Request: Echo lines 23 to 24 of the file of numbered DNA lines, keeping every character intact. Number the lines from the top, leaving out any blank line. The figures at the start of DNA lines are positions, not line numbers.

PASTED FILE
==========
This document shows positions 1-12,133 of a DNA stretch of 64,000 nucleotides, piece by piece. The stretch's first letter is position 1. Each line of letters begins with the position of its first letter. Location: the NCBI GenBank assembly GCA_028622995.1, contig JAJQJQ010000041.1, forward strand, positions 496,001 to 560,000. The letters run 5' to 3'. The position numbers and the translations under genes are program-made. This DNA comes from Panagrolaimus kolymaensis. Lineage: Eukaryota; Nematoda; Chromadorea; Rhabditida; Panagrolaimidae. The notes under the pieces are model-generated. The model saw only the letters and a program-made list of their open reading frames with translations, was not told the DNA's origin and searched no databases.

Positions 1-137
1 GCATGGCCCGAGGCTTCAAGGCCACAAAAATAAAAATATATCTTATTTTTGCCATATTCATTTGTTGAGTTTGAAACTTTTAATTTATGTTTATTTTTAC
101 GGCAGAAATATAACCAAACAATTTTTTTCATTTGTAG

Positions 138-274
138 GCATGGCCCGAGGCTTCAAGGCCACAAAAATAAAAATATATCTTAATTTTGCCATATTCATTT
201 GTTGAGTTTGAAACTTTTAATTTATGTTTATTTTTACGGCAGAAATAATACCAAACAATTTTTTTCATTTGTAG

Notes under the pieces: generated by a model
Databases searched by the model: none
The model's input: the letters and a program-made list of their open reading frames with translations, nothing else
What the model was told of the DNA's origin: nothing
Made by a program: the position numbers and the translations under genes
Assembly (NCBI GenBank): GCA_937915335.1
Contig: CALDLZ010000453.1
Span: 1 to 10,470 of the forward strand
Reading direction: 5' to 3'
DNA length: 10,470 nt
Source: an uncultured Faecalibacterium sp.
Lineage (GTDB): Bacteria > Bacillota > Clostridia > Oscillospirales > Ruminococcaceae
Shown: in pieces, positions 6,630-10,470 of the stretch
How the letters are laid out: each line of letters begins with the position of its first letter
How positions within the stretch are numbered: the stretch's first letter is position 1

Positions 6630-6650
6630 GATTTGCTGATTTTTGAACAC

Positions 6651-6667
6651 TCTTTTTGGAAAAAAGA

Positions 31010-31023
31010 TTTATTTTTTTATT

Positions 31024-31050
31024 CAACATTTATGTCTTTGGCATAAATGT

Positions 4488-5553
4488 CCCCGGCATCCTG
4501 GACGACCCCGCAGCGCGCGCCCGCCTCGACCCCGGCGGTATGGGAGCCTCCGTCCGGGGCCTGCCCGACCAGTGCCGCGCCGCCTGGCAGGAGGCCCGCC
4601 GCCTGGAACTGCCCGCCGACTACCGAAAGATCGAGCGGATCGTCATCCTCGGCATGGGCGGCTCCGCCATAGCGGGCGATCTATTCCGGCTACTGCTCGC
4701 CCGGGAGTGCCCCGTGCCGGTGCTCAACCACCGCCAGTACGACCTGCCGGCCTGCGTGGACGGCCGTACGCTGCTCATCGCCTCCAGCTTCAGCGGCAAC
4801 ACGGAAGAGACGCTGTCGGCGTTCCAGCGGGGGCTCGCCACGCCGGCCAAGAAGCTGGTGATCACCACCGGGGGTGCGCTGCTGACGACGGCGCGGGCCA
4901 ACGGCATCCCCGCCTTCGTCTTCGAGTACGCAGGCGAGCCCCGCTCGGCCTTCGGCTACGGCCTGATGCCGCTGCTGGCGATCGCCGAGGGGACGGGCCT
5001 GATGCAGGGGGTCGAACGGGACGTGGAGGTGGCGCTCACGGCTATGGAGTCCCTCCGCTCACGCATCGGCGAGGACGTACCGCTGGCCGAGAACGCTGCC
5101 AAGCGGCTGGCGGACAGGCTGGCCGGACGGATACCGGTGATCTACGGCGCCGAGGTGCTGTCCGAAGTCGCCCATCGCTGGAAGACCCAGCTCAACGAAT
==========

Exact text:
Positions 6630-6650
6630 GATTTGCTGATTTTTGAACAC